Thanks to everyone for all the help!
I keep eyeballing these things and thinking hard about them. Then I think about motor maintenance. And all the redfish I’ve found tailing mere yards from the launch. And the smell of gasoline. And the sound of an engine. And the $$ for registration. And insurance. And a trailer. And a pole. And lights. And I cast a long gaze at my kayaks and realize...I love them!!!
I completely agree. Kayaks are awesome and I still own 4 of them. For me personally, there's almost equal routine maintenance and labor involved in either boat or kayak. Granted, there's certainly more expense in maintaining a boat. Keeping things in perspective, most folks will spend more on booze every year than the expense of maintaining a Solo Skiff. I don't drink, so fishing is my vice.
Rather than an old 2- smoke, I strictly run 4- stroke outboards, where the smell doesn't bother me...and I'm someone who is extremely sensitive to gas fumes. With modern 4- stroke small outboards, the sound is also negligible...and again, I'm someone easily bothered by loud engines such as sitting next to the wing on a commercial flight.
The key issue for me becomes fishing pressure, at least in my neck of the woods. If you're finding tailing reds mere yards from the launch without 20- kayaks + a nest of power boats being all over you potlicking, I envy you b/c those days are long gone for me. Consider yourself extremely fortunate and savor these moments, at least while they last.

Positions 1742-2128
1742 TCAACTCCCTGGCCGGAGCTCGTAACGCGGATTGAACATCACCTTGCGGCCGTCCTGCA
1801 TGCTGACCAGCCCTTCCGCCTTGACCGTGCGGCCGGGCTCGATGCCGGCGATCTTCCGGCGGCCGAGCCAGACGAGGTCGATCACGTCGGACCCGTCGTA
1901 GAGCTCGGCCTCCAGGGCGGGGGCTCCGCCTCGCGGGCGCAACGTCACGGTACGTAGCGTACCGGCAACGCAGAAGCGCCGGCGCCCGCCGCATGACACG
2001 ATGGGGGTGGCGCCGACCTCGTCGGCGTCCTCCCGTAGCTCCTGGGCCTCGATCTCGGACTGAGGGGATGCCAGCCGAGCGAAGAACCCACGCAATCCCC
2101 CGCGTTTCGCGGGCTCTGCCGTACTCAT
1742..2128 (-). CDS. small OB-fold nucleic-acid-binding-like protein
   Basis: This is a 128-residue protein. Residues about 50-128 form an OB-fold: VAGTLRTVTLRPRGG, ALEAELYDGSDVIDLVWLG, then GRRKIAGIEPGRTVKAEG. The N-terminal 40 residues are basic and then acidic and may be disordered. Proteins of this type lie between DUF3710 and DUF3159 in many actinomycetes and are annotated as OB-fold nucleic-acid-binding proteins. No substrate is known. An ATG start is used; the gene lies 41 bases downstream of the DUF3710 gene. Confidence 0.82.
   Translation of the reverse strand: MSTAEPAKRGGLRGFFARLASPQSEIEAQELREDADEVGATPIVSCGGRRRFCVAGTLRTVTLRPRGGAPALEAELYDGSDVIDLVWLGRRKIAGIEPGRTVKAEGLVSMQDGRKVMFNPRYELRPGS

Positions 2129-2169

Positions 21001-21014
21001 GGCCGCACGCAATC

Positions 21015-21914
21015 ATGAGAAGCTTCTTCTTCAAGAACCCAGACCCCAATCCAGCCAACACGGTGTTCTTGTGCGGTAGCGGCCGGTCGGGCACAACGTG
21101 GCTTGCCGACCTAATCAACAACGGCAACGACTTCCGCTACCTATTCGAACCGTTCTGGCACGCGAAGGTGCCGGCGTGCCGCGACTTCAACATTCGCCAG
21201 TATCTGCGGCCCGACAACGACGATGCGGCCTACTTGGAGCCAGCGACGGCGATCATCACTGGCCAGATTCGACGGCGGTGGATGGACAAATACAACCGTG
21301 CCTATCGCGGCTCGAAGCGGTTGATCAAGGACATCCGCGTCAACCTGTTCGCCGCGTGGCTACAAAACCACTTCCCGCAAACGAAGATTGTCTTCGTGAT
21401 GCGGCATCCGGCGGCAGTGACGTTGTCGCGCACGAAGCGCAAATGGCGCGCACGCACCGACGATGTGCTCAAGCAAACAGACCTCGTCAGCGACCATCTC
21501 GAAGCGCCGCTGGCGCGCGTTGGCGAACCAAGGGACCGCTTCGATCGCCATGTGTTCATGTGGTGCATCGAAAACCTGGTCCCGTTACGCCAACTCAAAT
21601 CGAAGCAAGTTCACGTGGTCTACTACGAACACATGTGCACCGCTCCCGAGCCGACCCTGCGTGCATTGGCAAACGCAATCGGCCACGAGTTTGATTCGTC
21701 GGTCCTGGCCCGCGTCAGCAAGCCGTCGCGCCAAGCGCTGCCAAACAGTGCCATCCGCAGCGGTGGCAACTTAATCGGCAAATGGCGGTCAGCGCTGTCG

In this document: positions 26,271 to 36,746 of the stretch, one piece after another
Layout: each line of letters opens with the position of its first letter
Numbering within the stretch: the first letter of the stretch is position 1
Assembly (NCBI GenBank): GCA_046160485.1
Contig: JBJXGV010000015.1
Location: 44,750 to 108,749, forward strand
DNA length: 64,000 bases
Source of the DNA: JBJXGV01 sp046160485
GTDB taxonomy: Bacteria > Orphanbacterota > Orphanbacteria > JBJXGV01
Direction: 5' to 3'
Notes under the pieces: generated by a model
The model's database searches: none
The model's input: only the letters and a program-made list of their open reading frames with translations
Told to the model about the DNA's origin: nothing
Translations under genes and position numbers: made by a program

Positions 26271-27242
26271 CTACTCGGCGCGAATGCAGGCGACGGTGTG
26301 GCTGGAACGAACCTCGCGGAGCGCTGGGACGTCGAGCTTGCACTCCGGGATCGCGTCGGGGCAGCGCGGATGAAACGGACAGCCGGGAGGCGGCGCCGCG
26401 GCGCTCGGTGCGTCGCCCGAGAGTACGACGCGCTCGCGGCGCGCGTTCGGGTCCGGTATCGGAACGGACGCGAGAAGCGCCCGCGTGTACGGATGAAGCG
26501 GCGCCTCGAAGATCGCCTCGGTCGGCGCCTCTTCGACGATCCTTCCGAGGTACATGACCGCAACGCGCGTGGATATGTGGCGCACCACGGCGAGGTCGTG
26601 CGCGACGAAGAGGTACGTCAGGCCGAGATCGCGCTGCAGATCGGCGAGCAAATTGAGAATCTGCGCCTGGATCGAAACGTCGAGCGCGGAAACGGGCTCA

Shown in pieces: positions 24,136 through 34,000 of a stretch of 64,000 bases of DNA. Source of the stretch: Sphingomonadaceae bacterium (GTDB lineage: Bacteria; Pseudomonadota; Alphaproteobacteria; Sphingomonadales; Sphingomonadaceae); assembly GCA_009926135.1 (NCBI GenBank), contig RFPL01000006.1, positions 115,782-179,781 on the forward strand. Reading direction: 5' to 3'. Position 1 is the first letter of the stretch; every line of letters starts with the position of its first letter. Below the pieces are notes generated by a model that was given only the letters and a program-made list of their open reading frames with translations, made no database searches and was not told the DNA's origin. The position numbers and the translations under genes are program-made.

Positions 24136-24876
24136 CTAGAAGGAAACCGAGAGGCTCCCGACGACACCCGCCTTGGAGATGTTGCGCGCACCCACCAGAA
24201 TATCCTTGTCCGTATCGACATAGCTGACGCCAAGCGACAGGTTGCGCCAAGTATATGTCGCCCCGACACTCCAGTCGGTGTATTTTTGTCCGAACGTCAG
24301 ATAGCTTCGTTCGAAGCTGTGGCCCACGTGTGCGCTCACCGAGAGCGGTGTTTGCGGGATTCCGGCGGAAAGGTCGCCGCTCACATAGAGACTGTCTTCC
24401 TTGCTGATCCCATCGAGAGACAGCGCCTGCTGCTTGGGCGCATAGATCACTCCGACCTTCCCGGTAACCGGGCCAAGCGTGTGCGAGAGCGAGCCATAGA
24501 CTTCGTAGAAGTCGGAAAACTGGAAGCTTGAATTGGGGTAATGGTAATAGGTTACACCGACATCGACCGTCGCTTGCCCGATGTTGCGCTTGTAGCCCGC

I personally don't want an external tank taking up space on the deck and the 5hp Tohatsu only comes with an external tank. Maybe you can find another brand that has both internal and external tanks. I spoke to Tom Mitzloff about the motors, kind of worried about the weight. Even the 5hp Tohatsu is over the weight rating for the transom.
Excellent point. Looks like I'm back to the 52lb Suzi 6hp and foresee a "5" cowling decal in my immediate future. Back when the fiberglass version debuted, I actually called and spoke to Tom at length about the Solo. He gave me the Tohatsu 3.5hp pitch, but later changed his mind and actually recommended the 5hp after discovering I was literally twice his size.
Concern over oyster rash kept me away from the original fiberglass version, but weight considerations made me hesitant on the rotomold and wanted to wait and see how everything panned out. Out of curiosity, which 1- gallon fuel tank do you use and where do you store it?
The internal tank will hold .3 gal and that will get you 5-6 miles. So between the internal tank and my gas can I could run the skiff 20-24 miles. I have run it a long way before but never that far in one day. I will commonly run 5 -6 miles to get to a spot.
This was one of the biggest question marks I had and really appreciate the input. This is actually better than anticipated and another reason to get the internal tank.
It does take more effort to have a motor (maintenance and care) and a boat-skiff on a trailer (maintenance and storage) than to own a kayak. I personally think this is why you see some people buy Solo's then put them up for sale.
Makes sense. Plus, I've noticed quite a few folks want the ability to carry along a passenger. I've owned a number of skiffs over the years and found kayak maintenance to be equally labor intensive...primarily b/c I've owned heavier kayaks and kayak trailers are typically not salt water resistant.
The mfg's try to claim they are, but my Malone MicroSport rusts like crazy unless I wash and lube the heck out of it every time it hits the salt. This means I'm required to pick the kayak up off the trailer and walk it over to the water...times two with my wife's kayak. Granted, if I didn't have to worry about my wife's kayak, I would have just bought a McClain small boat trailer from Academy, launching and retrieving my kayak just like a boat. With a power boat, it floats on and off without busting a gut. And, the trailer doesn't require constant scrubbing + Corrosion X...just periodic maintenance in critical areas and annual hub regreasing at the same time I have the engine maintenanced.